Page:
Peter Lewis

Credentials: Biomolecular Chemistry Department

Position title: Mechanisms of chromatin assembly, gene silencing, and epigenetic inheritance

Email: pwlewis2@wisc.edu

Phone: (608) 316-4388

Address:
2174 Wi Inst For Discovery
333 N Randall Ave
Madison, WI 53715

Headshot

LAB WEBSITE:

http://pages.discovery.wisc.edu/~plewis/Home_page.html

FOCUS GROUPS:

Transcriptional Mechanisms; Cancer Biology

RESEARCH DESCRIPTION:

Our research seeks to define the biochemical mechanisms involved in the establishment and maintenance of silent chromatin, also known as heterochromatin. Our experimental approaches span the spectrum from highly purified biochemical assays to proteomic and genomic analyses, and genetic screens.

Covalent modifications to DNA and histone proteins allows chromatin to act as a dynamic information hub that integrates diverse biochemical stimuli to regulate genomic DNA access for transcription. To preserve cell identity, lineage-specific gene expression must be maintained, and failure to silence genes from other lineages has the potential to cause developmental defects or promote tumorigenesis.

The Polycomb Repressive Complex 2 (PRC2) is one component of the two main Polycomb group protein complexes that function in a collaborative crosstalk with K27 methylation on histone H3 (H3K27me3) to initiate and maintain transcriptional silencing. Misregulation of PRC2 and H3K27me3 can cause developmental defects and specific types of cancer. We seek to define the factors that impact PRC2 recruitment and activity by using a combination of biochemical and genomic approaches.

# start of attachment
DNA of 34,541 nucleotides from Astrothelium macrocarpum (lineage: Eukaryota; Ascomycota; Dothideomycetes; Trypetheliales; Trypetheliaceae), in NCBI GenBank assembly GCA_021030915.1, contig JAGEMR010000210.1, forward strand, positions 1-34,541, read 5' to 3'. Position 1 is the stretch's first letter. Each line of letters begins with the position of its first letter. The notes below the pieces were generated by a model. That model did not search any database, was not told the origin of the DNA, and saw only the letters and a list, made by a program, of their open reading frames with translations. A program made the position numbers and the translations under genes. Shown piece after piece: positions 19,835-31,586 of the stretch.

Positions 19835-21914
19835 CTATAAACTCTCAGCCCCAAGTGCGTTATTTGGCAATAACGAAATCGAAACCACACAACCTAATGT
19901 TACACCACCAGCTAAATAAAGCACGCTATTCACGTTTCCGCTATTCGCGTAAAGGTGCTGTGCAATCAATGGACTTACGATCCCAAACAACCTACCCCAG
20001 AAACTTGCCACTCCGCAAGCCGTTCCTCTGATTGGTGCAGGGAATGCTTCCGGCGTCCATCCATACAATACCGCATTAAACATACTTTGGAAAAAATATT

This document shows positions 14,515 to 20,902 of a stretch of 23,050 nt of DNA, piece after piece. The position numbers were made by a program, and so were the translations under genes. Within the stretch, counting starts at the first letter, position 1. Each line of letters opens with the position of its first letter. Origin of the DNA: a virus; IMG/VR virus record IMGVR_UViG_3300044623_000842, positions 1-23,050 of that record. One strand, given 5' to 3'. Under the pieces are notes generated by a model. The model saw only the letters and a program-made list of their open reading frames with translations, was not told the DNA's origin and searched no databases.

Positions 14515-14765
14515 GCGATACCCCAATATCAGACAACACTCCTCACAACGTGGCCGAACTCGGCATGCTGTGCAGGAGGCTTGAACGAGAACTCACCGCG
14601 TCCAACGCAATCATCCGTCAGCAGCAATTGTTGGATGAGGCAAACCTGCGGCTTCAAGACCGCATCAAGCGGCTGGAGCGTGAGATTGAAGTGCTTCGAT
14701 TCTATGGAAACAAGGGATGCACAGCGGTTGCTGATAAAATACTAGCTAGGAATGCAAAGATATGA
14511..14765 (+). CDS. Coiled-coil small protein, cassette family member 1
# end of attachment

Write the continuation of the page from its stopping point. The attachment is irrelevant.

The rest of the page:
Heterochromatin containing H3K9me3 and 5-methylcytosine plays an important role in maintaining genome integrity by silencing transposable elements.  We found that H3K9me3, the histone variant H3.3 and its deposition factor ATRX-DAXX, and the Human Silencing Hub (HuSH) complex function together to silence retrotransposable elements in mammals. Our research seeks to define the pathways and factors involved in establishing heterochromatin at transposons and other highly repetitive genomic sequences.

ALSO A TRAINER IN THE FOLLOWING PROGRAMS: Biochemistry (IPiB), Genetics, Molecular and Cellular Pharmacology (MCP), Cancer Biology, Cellular and Molecular Pathology (CMP), Molecular and Environmental Toxicology (METC)

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